Cheesy headline huh? haha Anyways, when I spoke to LS the other day, she mentioned to me this book called 'The Monk Who Sold His Ferrari' by Robin S. Sharma, and that this author was coming to town. My dad had bought this book, my husband borrowed it, but nobody had read it yet. Truth to be told, I'm not a fan of such books. I thought they all beginning to sound the same. The last self-help book I read was eons ago.
So anyways, since this was a much talked-about book, and seemed like a simple read, I thought I'd give it a try. The start was quite a drag. It didn't "wow" me. But I didn't want to give up on it just yet, because I wanted to know what I could learn from it. And I wasn't disappointed.
This book is about this lawyer who had had a near-death experience, sold off all his possessions and headed off to India, where he found "enlightenment".
Let me start off with these passages:
"'...Have you had an afternoon at the office where you were reading your dry case reports and your mind started to wander and you started to feel sleepy?'
'From time to time,' I answered........'Sure, most of us feel drowsy at work on a regular basis.'
'Yet, if a friend calls on the phone to ask if you want to go out to the ball game that night, or asks you for advice on his golf game, I have no doubt that you would spring to life. Every trace of your fatigue would vanish. Is that a fair assessment?'
Now, if you agree to the above, read on...
'So your tiredness was nothing more than a mental creation, a bad habit your mind has cultivated to act as a crutch when you are performing a tedious task. Tonight you are obviously enchanted with my story and keen to learn the wisdom that has revealed to me. Your interest and mental focus give you energy. This evening, your mind has not been in the past nor has it been in the future. It has been squarely focused on the present, on our conversation. When you consistently direct your mind to live in the present you will always have boundless energy, no matter what time the clock reflects.'"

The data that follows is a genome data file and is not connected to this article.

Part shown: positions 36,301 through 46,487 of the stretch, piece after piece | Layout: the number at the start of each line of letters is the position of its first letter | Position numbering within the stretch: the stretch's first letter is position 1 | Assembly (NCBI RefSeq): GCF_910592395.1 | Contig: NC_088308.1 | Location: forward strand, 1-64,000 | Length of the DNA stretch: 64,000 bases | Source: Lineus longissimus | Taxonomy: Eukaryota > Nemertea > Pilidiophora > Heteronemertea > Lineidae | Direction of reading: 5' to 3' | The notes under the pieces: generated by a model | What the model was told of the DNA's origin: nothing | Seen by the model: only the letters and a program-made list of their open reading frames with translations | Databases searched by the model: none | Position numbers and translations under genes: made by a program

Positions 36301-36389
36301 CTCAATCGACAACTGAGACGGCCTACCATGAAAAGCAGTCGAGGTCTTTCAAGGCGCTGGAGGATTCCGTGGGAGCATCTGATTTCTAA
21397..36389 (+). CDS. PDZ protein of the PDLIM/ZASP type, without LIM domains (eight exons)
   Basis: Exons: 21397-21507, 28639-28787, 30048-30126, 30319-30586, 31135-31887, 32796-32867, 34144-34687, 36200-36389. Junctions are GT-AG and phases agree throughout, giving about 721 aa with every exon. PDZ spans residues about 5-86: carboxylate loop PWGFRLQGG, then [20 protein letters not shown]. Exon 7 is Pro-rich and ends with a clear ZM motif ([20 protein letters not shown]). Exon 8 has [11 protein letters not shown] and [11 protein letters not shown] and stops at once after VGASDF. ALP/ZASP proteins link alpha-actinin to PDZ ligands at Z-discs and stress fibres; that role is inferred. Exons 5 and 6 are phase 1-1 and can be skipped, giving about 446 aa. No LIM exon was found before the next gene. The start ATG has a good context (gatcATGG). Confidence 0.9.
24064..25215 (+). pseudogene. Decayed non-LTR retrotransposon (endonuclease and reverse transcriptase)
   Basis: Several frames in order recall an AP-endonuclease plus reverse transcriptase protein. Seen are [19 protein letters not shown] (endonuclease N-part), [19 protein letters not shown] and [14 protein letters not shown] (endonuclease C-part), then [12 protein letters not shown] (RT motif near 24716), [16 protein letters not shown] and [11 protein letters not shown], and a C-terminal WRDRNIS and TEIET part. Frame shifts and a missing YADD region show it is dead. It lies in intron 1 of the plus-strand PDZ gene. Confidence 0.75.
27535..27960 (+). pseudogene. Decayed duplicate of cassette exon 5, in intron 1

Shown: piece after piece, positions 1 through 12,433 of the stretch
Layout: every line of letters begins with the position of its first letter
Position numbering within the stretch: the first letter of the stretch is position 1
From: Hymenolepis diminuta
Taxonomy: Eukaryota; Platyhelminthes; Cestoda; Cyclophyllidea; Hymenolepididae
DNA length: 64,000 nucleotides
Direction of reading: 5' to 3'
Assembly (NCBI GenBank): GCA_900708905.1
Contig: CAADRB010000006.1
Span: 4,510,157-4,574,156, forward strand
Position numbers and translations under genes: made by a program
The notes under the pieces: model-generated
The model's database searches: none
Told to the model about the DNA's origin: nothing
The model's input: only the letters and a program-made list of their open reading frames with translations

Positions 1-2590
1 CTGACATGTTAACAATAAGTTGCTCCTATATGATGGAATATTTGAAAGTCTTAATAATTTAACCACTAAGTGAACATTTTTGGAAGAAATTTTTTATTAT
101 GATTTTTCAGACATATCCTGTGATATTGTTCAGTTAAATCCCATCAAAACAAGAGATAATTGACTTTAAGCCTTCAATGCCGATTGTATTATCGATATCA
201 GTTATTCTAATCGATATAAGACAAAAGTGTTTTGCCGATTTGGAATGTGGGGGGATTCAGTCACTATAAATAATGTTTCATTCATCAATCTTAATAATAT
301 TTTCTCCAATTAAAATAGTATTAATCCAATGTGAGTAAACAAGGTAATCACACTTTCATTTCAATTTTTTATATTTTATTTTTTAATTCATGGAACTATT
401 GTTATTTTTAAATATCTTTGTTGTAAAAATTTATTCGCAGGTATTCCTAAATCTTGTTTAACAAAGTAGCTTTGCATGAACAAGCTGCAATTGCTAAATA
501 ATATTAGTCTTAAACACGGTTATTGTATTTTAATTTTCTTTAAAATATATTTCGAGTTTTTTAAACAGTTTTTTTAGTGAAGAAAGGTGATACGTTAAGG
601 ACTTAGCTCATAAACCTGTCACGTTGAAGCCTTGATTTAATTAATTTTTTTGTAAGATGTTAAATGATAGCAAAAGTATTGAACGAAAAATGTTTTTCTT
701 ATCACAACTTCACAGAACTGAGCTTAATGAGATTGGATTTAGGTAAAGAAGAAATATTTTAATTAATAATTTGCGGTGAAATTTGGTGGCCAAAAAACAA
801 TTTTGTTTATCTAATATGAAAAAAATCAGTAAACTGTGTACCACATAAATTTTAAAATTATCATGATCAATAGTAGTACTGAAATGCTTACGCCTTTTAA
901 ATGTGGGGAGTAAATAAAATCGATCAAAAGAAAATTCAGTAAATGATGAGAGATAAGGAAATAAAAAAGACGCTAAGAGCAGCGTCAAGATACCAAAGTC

Ever noticed when we do something that we love or are passionate about, we could do it for hours and hours, without feeling tired? For example, a shopaholic could shop for hours without feeling an ounce of tiredness. I know people who could shop for the entire day without resting their legs, but when it comes to working at the desk from 9am - 5pm, they'd complain they're tired.
My ex-colleague once asked me, how I could spend time reading even after slogging for hours at work? I didn't have an answer, so I just told her I don't know. It never really occurred to me, though, that I could do it, because I loved doing it, and I focused all my energy on it.
Here's another thing I found interesting:
'The secret to happiness is simple: find out what you truly love to do and then direct all of your energy towards doing it. If you study the happiest, healthiest, most satisfied people of our world, you will see each and everyone of them has found their passion in life, and then spent their day pursuing it. Once you are concentrating your mind and energy on a pursuit that you love, abundance flows into your life, and all your desires are fulfilled with ease and grace." (Check out these movies: The Freeedom Writers and The Pursuit of Happyness. Or read this book: The Measure of A Man by Sidney Poitier)
And then you say, 'I so busy...where got time to sit down and reflect on my life? And think about all these nonsense passion crap?'
This author has the answer to that too :P
'"My friend, saying that you don't have time to improve your thoughts and your life is like saying you don't have time to stop for gas because you are too busy driving. Eventually it will catch up with you."'
This is quite an inspiring read especially if you haven't gotten in touch with your 'inner' self for a long time or if you're still in search of something :)
Pa, I'm almost done with the book. I'll return it to you once I'm done k hehe